This is a case of an 8 month old with a midline nasal mass present since birth. Preoperative physical exam and imaging was consistent with a nasal dermoid cyst with no evidence of intracranial extension.
The most common of the rare craniofacial clefts, Tessier’s No. 7 cleft is represented by a deficiency of tissue that may span from the oral commissure to the ear. (1) The repair of the cleft of the lip must include especial attention to restoring continuity of the orbicularis oris muscle as well the vermillion. This case is presented as an example of the repair of the Tessier 7 cleft lip deformity.
DOI #: http://dx.doi.org/10.17797/4h2edlts5zz
Contributors: Larry Hartzell
Repair of the bilateral cleft lip deformity can be challenging to the cleft and craniofacial surgeon. The goals of an acceptable repair must include precise continuity of the cupid’s bow, maximizing philtral length, and establishing a mucosa lined sulcus. We present an example of a repair of the bilateral incomplete lip as described by Millard.
Patients with Pierre-Robin Sequence (PRS) suffer from micrognathia, glossoptosis, and upper airway obstruction, which is sometimes associated with cleft palate and feeding issues. To overcome these symptoms in our full-term male neonate patient with PRS, mandibular distraction osteogenesis was performed.
The patient was intubated after airway endoscopy. A submandibular incision was carried down to the mandible. A distractor was modified to fit the osteotomy site that we marked, and its pin was pulled through an infrauricular incision. Screws secured the plates and the osteotomy was performed. The mandible was distracted 1.8 mm daily for twelve days.
During distraction, the patient worked with speech therapy. Eventually, he adequately fed orally. He showed no further glossoptosis or obstruction after distraction was completed.
In our experience, mandibular distraction is a successful way to avoid a surgical airway and promote oral feeding in children with PRS and obstructive symptoms.
By: Ravi W Sun, BE
Megan M Gaffey, MD
Adam B Johnson, MD, PhD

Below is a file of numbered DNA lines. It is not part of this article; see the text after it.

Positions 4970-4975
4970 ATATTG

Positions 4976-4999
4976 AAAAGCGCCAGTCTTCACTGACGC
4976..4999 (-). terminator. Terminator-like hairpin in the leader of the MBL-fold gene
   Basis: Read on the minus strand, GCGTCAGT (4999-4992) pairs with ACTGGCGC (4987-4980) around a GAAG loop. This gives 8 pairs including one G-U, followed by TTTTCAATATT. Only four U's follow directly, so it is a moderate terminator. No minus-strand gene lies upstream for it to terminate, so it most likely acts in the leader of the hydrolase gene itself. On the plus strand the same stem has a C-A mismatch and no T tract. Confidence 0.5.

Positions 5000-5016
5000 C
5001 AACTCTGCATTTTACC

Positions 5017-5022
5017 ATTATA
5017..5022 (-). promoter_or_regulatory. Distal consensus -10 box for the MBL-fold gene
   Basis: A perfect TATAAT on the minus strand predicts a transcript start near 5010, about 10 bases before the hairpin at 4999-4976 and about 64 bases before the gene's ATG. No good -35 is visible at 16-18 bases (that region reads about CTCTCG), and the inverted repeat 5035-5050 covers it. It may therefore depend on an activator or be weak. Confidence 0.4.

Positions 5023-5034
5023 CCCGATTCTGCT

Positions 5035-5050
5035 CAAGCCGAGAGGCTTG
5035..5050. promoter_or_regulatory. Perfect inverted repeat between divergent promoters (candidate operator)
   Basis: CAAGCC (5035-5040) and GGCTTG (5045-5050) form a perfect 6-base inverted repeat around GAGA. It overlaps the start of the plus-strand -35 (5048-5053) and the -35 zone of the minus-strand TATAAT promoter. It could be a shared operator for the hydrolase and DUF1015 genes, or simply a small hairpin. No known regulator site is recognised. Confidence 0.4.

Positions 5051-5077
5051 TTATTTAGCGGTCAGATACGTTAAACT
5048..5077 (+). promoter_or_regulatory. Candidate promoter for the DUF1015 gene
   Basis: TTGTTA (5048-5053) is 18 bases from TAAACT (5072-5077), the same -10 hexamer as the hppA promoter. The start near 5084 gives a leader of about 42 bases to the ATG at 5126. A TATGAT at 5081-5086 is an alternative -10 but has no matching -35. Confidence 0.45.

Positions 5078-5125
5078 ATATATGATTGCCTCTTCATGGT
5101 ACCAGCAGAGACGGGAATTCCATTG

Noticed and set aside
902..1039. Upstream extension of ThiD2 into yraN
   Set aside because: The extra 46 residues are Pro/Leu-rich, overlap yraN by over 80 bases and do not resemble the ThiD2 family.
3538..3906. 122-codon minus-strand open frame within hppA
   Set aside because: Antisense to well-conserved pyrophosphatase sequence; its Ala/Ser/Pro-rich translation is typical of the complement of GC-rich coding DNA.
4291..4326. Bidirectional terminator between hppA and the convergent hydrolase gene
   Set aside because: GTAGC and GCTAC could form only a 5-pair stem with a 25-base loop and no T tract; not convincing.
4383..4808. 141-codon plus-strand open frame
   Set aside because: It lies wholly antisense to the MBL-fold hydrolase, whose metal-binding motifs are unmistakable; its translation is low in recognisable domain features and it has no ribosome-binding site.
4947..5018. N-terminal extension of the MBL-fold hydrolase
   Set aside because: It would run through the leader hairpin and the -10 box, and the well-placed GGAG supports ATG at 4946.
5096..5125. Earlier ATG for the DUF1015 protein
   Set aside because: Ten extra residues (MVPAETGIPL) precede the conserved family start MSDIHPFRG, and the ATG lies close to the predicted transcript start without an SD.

Larry D Hartzell, MD
Department of Otolaryngology – Head and Neck Surgery, University of Arkansas for Medical Sciences, Little Rock, AR, USA
Arkansas Children’s Hospital, Little Rock, AR, USA
Recruited by: Gresham T Richter, MD
Velopharyngeal dysfunction (VPD) refers to the improper control of airflow through the nasopharynx. The term VPD denotes the clinical finding of incomplete velopharyngeal closure. Other terms used to describe VPD include velopharyngeal insufficiency, inadequacy and incompetence. However, the use of VPD has gained popularity over these terms as they may be used to infer a specific etiology of impaired velopharyngeal closure.1
Control of airflow through the nasopharynx is dependent on the simultaneous elevation of the soft palate and constriction of the lateral and posterior pharyngeal walls. Disruptions of this mechanism caused by structural, muscular or neurologic pathology of the palate or pharyngeal walls can result in VPD. VPD can result in a hypernasal voice with compensatory misarticulations, nasal emissions and aberrant facial movements during speech.2
The assessment of velopharyngeal function is best preformed by a multispecialty team evaluation including speech-language pathologists, prosthodontists, otolaryngologists and plastic surgeons. The initial diagnosis of VPD is typically made with voice and resonance evaluation conducted by a speech-language pathologist. To better characterize the patient’s VPD, video nasopharyngeal endoscopy or speech videofluoroscopy can be used to visualize the velopharyngeal mechanism during speech.
VPD may first be managed with speech-language therapy and removable prostheses. For those who are good surgical candidates and do not fully respond to speech-language therapy, surgical intervention may be pursued.
Surgical management of VPD is most commonly accomplished by pharyngeal flap procedures or sphincter pharyngoplasty. In this video, a superiorly based pharyngeal flap with a uvular mucosal lining flap was preformed for VPD in a five-year-old patient with 22q11 Deletion Syndrome and aberrantly medial internal carotid arteries.
This video shows a pediatric patient with Van der Woude syndrome. He has lip pits that are classic for this syndrome and his family desired surgical correction. This video outlines and shows the steps of the modified simple excision technique as well as discussing tips for a successful surgery.
This video outlines the steps taken for pre-operative markings that need to be made prior to performing unilateral cleft lip repair using the Fisher anatomic subunit approximation technique. The technique has been written about in detail by Dr. David Fisher in his article “Unilateral Cleft Lip Repair: An Anatomical Subunit Approximation Technique”. This video simply outlines the markings that are made prior to performing this technique, which are crucial for correctly carrying out the repair.